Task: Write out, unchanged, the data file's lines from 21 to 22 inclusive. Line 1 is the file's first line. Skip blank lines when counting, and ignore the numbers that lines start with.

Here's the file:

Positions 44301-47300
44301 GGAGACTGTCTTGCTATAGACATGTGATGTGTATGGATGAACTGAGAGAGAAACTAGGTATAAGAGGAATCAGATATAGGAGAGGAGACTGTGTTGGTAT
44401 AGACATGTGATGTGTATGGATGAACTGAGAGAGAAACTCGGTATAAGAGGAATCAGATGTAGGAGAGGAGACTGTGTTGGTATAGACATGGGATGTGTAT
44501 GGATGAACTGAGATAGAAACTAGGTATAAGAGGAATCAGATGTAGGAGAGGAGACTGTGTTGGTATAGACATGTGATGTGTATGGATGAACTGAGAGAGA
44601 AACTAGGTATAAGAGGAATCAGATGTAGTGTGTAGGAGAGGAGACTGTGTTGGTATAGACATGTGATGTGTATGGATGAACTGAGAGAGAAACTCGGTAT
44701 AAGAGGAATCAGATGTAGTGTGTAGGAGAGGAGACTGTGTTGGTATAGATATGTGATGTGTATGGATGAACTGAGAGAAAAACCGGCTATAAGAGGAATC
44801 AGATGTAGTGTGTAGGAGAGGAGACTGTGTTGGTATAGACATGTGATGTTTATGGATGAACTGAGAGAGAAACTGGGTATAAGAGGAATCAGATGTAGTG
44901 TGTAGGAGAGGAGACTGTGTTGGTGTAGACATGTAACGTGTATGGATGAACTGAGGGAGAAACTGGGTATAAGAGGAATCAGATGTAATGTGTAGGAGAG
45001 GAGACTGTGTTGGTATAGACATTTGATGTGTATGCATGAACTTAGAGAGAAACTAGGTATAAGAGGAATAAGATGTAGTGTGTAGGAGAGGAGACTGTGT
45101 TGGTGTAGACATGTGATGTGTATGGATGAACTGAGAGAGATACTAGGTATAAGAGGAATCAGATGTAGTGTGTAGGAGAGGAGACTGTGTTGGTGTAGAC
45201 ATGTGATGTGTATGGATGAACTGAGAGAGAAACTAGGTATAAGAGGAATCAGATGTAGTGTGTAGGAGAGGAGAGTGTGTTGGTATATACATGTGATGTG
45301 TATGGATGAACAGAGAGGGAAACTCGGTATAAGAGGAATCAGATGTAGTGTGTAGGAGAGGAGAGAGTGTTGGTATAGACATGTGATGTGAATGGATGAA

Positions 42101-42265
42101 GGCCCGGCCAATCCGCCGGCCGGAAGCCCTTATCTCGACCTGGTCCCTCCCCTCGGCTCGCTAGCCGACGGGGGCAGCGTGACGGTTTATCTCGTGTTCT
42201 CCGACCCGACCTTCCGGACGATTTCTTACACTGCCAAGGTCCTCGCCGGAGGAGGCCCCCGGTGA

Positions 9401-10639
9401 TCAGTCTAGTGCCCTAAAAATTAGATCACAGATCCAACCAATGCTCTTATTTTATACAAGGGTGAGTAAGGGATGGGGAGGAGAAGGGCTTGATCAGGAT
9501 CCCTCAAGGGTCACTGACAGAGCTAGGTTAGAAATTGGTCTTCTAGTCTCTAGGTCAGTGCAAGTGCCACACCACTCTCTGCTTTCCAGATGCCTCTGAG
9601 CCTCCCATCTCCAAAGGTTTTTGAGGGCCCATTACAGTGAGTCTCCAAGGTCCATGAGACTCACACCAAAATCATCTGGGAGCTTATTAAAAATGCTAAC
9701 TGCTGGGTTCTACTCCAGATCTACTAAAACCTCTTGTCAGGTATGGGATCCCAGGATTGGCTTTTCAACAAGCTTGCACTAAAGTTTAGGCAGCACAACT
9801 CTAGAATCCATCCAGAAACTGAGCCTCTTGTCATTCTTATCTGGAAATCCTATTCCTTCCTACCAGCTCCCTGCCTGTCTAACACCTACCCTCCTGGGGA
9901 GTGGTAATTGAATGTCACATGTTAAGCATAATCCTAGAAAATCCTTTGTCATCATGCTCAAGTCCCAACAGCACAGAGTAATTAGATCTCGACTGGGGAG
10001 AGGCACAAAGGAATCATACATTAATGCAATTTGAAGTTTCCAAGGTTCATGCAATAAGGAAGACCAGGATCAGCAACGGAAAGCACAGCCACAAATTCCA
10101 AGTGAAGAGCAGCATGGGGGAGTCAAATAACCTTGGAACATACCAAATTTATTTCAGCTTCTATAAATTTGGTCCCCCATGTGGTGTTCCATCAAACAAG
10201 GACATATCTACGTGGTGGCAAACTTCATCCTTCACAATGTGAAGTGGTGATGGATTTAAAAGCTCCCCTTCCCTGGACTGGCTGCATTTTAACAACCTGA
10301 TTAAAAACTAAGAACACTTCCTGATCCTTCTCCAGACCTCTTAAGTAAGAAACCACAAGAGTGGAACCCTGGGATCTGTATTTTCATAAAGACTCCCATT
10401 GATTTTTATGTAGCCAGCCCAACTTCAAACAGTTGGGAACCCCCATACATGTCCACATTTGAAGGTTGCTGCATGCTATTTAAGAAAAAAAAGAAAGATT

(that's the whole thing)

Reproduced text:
9801 CTAGAATCCATCCAGAAACTGAGCCTCTTGTCATTCTTATCTGGAAATCCTATTCCTTCCTACCAGCTCCCTGCCTGTCTAACACCTACCCTCCTGGGGA
9901 GTGGTAATTGAATGTCACATGTTAAGCATAATCCTAGAAAATCCTTTGTCATCATGCTCAAGTCCCAACAGCACAGAGTAATTAGATCTCGACTGGGGAG